The first research published on the Economic Partnership Agreement (EPA) that comprises an objective empirical analysis of the controversial trade agreement that was signed in 2008 has recently been released. The paper, by The Caribbean Policy Research Institute (CaPRI) together with the Centre for International Governance Innovation (CIGI) is entitled, “The Economic Partnership Agreement (EPA): Towards a New Era for Caribbean Trade.”
The EPA paper, authored by UWI Mona lecturer Diana Thorburn, CaPRI Founder and President John Rapley, Head of the UWI Mona Department of Economics and CaPRI Senior Research Fellow Damien King and CaPRI Research Officer Collette Campbell, sought to determine the impact that the EPA would have on signatory CARIFORUM (CARICOM plus the Dominican Republic) countries, with specific regard to the effect on production patterns and trade balances with Europe, and the fiscal effects that the agreement would have considering that a key part of the agreement is the lowering of taxes and duties on European imports. The paper also explored the political economy dimensions of the virulent debate that surrounded the signing of the agreement in the latter half of 2008.
The signing of the EPA signalled a new era of trade relations between the European Union (EU) and the Caribbean, after decades of agreements guaranteeing markets and preferential prices for Caribbean exports. The new agreement is reciprocal, meaning that Caribbean countries must also now open their markets to EU exports, and is compliant with the rules and precepts of the World Trade Organization (WTO), the governing body of international trade. After years of negotiations, however, just as the agreement was about to be signed, a current of criticism emanating from some of the Caribbean region’s most esteemed economists and public policy makers arose and quickly gathered strength as church leaders, UWI academics, and some civil society non-governmental organizations joined the chorus for the Caribbean to not sign.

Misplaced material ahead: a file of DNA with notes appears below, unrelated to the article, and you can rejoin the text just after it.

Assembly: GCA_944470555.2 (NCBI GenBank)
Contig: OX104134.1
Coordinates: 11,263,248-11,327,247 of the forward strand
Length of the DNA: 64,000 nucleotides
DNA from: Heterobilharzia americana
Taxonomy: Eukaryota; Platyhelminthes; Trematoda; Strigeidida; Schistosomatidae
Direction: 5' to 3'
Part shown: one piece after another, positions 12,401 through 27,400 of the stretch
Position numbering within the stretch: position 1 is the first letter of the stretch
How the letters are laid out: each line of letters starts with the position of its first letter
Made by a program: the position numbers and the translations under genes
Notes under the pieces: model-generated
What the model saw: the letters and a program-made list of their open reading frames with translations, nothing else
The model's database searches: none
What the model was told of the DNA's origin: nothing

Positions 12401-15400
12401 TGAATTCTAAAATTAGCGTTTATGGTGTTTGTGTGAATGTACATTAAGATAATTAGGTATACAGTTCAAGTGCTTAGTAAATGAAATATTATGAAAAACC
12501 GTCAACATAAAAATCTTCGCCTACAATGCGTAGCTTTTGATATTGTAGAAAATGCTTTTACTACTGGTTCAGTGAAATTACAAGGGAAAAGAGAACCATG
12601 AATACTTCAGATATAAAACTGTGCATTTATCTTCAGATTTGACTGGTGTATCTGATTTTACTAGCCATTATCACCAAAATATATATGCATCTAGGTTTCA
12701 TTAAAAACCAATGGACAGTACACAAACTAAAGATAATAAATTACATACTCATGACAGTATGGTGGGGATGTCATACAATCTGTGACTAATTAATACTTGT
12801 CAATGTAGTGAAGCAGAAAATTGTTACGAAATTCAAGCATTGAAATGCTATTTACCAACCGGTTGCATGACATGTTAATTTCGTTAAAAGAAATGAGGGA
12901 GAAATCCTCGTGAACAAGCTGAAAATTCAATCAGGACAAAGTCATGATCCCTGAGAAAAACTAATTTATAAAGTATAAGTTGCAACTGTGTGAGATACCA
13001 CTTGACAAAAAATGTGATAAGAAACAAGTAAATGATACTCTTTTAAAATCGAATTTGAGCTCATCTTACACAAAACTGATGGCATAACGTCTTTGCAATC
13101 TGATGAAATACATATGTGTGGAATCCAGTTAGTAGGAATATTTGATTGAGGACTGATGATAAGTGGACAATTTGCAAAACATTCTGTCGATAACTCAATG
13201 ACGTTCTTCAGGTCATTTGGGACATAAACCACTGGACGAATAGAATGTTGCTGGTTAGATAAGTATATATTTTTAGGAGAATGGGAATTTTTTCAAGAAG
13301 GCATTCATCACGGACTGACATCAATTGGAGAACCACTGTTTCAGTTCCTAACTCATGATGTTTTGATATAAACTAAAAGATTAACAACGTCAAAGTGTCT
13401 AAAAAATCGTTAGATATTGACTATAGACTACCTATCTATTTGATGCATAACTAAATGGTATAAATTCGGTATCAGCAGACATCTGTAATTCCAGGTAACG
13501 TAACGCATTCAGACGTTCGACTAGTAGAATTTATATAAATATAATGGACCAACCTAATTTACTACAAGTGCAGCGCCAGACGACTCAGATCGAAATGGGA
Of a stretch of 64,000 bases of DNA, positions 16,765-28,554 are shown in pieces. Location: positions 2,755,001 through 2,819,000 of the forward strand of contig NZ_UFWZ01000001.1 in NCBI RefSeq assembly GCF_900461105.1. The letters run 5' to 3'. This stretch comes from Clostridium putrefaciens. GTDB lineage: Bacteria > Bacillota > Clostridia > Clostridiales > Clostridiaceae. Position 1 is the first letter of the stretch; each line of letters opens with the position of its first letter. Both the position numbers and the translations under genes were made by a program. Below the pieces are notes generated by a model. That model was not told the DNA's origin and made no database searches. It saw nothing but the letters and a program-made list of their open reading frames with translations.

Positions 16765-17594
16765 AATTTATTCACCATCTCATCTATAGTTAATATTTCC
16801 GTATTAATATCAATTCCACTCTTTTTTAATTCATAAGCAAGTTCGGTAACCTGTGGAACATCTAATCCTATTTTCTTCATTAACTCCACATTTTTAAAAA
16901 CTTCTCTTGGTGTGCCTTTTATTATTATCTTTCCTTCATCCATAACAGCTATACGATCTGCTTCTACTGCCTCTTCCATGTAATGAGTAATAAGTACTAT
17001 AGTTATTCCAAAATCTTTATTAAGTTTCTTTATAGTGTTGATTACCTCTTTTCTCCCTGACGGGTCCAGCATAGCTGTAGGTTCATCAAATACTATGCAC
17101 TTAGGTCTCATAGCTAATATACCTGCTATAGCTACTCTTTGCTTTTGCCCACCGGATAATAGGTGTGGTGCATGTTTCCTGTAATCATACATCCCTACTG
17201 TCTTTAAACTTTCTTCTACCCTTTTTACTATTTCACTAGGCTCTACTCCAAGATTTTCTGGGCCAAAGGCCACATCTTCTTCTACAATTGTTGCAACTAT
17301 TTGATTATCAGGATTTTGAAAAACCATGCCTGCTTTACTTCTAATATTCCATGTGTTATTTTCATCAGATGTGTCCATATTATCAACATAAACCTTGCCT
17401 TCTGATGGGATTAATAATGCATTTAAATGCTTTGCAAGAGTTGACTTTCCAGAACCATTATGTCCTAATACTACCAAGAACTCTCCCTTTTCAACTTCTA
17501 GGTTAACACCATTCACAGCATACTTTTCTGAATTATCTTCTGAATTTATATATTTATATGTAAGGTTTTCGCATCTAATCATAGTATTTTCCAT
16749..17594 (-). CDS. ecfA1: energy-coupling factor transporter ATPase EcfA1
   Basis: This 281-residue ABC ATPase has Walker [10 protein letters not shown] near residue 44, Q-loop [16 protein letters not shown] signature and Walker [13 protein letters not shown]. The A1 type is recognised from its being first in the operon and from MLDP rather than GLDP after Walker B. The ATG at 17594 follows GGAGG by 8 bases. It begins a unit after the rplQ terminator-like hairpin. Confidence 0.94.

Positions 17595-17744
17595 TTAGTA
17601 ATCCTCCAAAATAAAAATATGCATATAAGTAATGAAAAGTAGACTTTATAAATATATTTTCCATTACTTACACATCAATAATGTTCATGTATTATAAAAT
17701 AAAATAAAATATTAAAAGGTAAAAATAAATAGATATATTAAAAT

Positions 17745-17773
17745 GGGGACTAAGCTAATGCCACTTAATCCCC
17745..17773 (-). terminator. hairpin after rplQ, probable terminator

This paper found that, contrary to the vociferous dissent that argued that the agreement would prove disastrous for Caribbean economies, the economic effects on the four countries studied—Jamaica, Guyana, Trinidad and Tobago and St. Lucia—would likely be minimal. Jamaica, for instance, stands to improve its trade balance with Europe, but only marginally. Customs revenues will decline as a result of the lowering of import taxes on European goods, but again only marginally.
The political economy dimensions of the agreement, however, and especially the debate over the agreement, are more profound. The paper suggests that the agreement, which was entered into by every CARIFORUM member state, despite the debate and despite the open criticism even by some CARIFORUM heads of state, signals the end not only of a trading era, but of a school of thought that undergirded decades of Caribbean public policy making.
CaPRI, a highly regarded independent, regional think tank, has partnered with CIGI on several research projects, including CaPRI’s Beyond Tourism and Social Partnership papers. CIGI strives to identify and generate ideas for global change by studying, advising and networking with scholars, practitioners and governments and aims to raise capacity to effect change in public policy in Canada, where CIGI is based, and around the world. The document will form a part of CIGI’s Caribbean Economic Governance Project.